I’m impatient. I’m well aware of this, as is anyone who has ever stood behind me in a long line.

Now don’t get me wrong, I’m not a rude, impatient person. I’m a perfectly pleasant impatient person. As a longtime customer service employee at a major discount store I was tasked with helping tons of unpleasant impatient folks everyday. So I know firsthand it’s important to keep the impatience inside. Angering the person who will eventually help you is never a good idea. If you think it is, you’re probably still waiting in a line somewhere.

Unfortunately, I’m not very good at keeping the impatience inside. Even as my face keeps on smiling, the impatience will start to make itself known in the form of fidgeting.

Whether I’m waiting in the line at a a fast food joint or waiting for the pot to boil in the kitchen I will  start dancing around.

It will start innocently enough  with a foot tap or a finger snap. But the longer I have to wait the more complicated the fidgeting becomes. Thankfully I’ve never had to wait long enough to force me to perform a lopsided, one-person tango or anything, but I’m not ruling that out.

Anyway, my dancing isn’t the point. The point is I’m an instant-gratification junkie.

The other day I realized I was too impatient for my microwave. I was hungry. I was starving. It seemed as though if I didn’t eat something soon I’d surely pass out on my kitchen floor and not be found until hours later when my husband came in there foraging for food.

The future looked dim if I did not get those leftovers warmed up soon. Those two minutes seemed to drag on for eternity as I completely ignored all of my mother’s advice and stared right into the microwave longingly. I did however, resist the urge to press me face up against the door. This I counted as a personal victory over my mind-numbing hunger.

Eventually, what seemed like lifetimes later, the timer dinged and my food was hot and ready. At that point I glanced over at the oven and marveled that someone could actually wait long enough for that old thing to warm things up. That would simply be torture.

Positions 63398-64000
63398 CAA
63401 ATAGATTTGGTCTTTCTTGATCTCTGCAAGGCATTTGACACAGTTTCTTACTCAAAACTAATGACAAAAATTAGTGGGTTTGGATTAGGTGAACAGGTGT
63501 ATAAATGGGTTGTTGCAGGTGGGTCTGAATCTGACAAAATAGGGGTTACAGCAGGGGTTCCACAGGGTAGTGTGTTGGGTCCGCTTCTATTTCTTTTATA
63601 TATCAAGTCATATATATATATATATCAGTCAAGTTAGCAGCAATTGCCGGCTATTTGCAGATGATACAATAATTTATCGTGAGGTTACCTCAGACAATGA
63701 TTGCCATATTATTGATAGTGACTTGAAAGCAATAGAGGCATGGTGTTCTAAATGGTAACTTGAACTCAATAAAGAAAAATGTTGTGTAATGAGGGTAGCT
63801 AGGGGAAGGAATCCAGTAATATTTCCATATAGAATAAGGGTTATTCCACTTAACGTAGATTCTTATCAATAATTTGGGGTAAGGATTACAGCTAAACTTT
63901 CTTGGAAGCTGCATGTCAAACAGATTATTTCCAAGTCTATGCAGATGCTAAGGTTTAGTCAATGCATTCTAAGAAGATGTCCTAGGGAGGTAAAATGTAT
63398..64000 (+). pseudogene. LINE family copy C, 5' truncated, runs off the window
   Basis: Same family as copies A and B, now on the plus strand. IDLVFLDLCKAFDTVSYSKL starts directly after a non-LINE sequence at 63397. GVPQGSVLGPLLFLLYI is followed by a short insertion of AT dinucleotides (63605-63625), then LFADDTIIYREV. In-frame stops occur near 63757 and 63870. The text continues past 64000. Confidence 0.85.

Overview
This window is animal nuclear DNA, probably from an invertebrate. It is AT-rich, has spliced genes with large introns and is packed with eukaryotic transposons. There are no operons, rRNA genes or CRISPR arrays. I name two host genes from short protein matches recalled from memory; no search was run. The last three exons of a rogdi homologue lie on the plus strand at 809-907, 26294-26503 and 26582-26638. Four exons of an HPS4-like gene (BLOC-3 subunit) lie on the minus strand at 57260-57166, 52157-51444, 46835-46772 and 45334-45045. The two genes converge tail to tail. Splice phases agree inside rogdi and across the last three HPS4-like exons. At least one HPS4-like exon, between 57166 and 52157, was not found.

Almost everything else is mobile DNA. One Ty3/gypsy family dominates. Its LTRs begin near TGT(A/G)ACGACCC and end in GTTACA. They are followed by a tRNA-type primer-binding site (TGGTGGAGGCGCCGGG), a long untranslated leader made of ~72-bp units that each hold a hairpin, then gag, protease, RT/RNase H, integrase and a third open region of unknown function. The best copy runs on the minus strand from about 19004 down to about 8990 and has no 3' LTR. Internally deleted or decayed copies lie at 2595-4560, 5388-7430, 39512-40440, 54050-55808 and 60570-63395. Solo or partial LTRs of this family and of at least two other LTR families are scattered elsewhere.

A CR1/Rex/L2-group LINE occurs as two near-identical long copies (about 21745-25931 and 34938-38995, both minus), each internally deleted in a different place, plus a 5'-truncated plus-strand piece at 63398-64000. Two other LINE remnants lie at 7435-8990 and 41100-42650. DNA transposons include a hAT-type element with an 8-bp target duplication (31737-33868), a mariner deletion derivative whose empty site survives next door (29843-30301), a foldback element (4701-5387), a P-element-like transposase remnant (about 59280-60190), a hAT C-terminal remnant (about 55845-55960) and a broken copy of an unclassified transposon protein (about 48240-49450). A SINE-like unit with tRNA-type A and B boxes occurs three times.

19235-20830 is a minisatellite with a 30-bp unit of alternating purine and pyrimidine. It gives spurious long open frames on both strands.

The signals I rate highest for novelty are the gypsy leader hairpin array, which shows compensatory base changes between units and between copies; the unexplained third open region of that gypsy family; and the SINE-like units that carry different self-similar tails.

After eating my now blissfully warm food, I was less delirious and smart enough to realize I should be patient enough to wait for the microwave.

To be honest though I don’t think the impatience thing is entirely my fault. Every day so many things in my life seem to require immediate action. The ads on my computer screen tell me to “Act Now,” Buy Now,” etc. ad nauseam until it all gets to be a little overwhelming.

Then there’s technology to blame, because well, I’m apparently blaming everyone but myself. Anyway, I can’t help but expect instant results when in so much of today’s world that’s what you get. Twenty-four news sites, instant messaging, emails, etc. have credited a culture where you largely don’t have to wait. Until you do.

Then we’re all impatient idiots, myself and my short attention span included.

Speaking of which, let’s be honest here, this is getting entirely too long for me to pay attention to writing…


2 thoughts on “(Im)patient

  1. I feel that under the technology section you should have at least mentioned smart phones. Those things are Satan incarnate. You can’t even converse civilly with someone that has one of those things. Every two seconds they have to check their email, text, facebook or some other random “social” networking that takes the place of face to face human interaction.

    The smartphone is a social life in the palm of your hand. Where the world was once the playground of man it is now cyberspace. Not as green, the air isn’t as fresh and the lcd screens can’t be good for your eyes but nonetheless this is where we now stand.

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